The N.C. Wildlife Resources Commission recently confirmed a rare case of rabies in a deceased deer in Cherokee County.
The Commission received multiple reports of dead deer around water sources and dying deer having trouble standing up, no fear of humans and lack of coordination. Rabies, hemorrhagic disease and Chronic Wasting Disease can exhibit similar symptoms in affected deer. Commission biologists collected tissues from several of the animals and sent to a laboratory for testing by the Southeastern Cooperative Wildlife Disease Study. Of the two deer tested for rabies, only one with alopecia on its head, tested positive for rabies. A lack of hair on the head seems to be common in rabies-infected deer and was the red flag that resulted in testing the animals for rabies.
Rabies is a disease, which can affect all mammals, causing inflammation in the brain with symptoms that can include lethargy, loss of balance, unexplained aggressiveness and eye or nose discharge. Hemorrhagic disease symptoms can include depression; fever; swelling in the head, neck, tongue or eyelids; difficulty breathing; loss of appetite and no fear of humans. As symptoms worsen, fever sets in and the deer seek out water —that’s why infected deer are usually found dead around water sources. Chronic Wasting Disease affects deer, elk and moose causing a characteristic spongy degeneration of the brain of infected animals resulting in emaciation, abnormal behavior, loss of bodily functions and ultimately death.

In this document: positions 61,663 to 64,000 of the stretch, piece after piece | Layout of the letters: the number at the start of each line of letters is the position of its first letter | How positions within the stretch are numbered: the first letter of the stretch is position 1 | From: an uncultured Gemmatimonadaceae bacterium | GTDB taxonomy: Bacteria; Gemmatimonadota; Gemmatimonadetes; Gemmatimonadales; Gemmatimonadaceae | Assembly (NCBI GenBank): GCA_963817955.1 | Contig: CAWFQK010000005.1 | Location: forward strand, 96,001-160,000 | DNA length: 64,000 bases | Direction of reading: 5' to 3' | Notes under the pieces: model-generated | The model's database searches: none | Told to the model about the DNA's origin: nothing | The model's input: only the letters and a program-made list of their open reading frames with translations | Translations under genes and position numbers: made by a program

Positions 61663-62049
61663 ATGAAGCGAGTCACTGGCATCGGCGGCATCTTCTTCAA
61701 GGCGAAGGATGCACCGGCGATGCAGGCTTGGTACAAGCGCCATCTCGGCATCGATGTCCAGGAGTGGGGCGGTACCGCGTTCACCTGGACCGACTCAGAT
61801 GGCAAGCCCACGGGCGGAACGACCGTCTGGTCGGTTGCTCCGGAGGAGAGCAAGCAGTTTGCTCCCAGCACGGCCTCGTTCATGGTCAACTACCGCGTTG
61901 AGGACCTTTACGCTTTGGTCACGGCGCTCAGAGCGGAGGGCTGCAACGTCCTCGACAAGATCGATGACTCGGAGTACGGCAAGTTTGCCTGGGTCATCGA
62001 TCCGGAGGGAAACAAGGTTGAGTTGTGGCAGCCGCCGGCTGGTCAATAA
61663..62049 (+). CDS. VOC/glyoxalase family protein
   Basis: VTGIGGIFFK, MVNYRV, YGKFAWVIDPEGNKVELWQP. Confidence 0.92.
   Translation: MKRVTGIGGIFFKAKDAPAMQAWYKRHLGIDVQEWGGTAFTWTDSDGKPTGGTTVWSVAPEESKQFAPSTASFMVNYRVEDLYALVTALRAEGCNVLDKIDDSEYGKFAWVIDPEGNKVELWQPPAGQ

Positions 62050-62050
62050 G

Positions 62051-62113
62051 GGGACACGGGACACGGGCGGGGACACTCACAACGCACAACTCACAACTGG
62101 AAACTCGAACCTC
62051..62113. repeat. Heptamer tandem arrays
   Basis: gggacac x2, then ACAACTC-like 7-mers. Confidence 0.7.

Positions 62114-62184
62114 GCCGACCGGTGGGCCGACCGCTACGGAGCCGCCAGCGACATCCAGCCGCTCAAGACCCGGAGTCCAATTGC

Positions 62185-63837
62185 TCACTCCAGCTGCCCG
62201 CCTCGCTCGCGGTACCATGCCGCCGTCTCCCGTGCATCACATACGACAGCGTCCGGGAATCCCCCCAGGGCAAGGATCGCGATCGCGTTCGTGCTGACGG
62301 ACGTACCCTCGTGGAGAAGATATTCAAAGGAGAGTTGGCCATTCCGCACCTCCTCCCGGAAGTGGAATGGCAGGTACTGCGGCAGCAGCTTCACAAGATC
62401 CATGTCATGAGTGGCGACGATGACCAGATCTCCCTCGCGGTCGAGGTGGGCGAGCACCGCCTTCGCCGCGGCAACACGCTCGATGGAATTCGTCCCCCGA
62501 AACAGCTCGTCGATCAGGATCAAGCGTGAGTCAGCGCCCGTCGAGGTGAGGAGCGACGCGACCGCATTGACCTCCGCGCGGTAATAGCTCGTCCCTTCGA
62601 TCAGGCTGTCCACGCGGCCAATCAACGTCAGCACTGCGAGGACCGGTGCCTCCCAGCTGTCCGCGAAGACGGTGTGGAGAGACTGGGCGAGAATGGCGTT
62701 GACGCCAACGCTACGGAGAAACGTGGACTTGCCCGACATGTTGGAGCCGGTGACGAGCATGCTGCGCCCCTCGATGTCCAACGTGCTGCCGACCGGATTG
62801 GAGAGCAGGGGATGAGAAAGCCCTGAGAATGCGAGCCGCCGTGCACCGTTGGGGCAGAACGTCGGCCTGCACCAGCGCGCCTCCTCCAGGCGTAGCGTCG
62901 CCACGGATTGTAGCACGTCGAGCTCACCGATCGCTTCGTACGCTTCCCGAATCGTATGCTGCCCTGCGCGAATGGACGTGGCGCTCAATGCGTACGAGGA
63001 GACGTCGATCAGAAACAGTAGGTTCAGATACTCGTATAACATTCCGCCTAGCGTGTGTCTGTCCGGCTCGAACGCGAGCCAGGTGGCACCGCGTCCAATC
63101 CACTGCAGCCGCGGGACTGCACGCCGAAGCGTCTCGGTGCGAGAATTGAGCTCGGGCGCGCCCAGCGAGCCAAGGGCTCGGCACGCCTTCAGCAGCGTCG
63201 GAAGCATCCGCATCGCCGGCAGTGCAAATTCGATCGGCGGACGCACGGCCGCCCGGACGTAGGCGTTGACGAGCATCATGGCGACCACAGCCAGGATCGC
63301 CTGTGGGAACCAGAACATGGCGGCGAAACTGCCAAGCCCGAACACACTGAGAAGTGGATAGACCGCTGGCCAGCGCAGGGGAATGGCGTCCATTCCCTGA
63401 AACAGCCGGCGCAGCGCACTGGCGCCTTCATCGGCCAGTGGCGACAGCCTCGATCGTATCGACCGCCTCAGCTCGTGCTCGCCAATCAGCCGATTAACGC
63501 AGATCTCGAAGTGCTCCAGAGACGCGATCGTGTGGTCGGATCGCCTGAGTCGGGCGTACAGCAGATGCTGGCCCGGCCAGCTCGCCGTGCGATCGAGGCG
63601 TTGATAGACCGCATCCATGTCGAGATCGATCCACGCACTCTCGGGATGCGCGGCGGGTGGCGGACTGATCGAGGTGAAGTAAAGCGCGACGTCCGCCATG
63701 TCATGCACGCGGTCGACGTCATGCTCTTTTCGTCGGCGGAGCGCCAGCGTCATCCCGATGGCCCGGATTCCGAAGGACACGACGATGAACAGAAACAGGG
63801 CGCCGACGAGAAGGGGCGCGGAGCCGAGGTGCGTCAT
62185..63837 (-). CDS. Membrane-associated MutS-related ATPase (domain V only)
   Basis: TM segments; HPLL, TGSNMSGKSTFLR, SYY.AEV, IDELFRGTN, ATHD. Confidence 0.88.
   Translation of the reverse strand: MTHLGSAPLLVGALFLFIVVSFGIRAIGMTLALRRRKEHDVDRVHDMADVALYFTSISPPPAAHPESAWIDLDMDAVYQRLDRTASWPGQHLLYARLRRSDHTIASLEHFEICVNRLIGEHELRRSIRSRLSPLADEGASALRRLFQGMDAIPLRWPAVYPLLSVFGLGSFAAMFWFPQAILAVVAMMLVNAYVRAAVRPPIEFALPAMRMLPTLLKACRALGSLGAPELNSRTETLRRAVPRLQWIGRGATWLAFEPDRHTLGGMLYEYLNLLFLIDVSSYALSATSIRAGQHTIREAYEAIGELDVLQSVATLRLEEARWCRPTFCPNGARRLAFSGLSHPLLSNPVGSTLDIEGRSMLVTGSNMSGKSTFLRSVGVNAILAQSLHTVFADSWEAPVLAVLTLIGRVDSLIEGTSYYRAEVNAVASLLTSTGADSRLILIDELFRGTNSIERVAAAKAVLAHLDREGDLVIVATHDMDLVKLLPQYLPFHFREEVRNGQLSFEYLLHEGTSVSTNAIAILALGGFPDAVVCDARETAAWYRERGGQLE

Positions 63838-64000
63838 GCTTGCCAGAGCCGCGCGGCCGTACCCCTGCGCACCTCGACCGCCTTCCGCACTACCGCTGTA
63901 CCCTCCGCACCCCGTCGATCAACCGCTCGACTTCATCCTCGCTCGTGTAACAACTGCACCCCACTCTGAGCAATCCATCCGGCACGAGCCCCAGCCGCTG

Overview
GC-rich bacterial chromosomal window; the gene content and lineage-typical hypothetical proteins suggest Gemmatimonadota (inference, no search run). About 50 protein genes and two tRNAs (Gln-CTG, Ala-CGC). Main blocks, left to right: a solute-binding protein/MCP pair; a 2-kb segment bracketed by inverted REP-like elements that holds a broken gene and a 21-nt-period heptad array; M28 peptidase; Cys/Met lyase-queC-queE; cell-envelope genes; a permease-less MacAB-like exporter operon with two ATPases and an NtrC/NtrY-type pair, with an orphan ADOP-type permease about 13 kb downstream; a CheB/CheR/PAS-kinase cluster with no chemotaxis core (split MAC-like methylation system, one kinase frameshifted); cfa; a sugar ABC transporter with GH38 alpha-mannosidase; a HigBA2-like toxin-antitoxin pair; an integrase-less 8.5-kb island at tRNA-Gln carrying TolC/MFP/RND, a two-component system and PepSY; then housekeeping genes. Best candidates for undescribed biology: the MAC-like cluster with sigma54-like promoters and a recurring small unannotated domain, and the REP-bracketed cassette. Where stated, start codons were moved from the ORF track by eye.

“We rarely test deer for rabies because we generally don’t have any reason to suspect they are infected, in this case the hairless head lead us to believe rabies could be the reason for the animal’s symptoms,” according to Wildlife Commission Veterinarian Dr. Maria Palamar. “However, it is important to know that all mammals, including pets and humans, can contract rabies and taking the proper precautions is essential.”
The Commission recommends taking the following precautions to prevent disease transmission:
- Do not handle or eat any animal that is acting abnormal or appears to be sick.
- Wear latex or rubber gloves when field dressing
- Minimize the handling of the brain and spinal cord.
- Do not allow pets around your field dressing area to prevent contact with blood and other tissues.
- Wash hands, boots and instruments thoroughly after field dressing is completed.
- If you have your deer commercially processed, request your animal is processed individually and without meat from other animals.
- Use proper cooking temperatures to ensure safe food.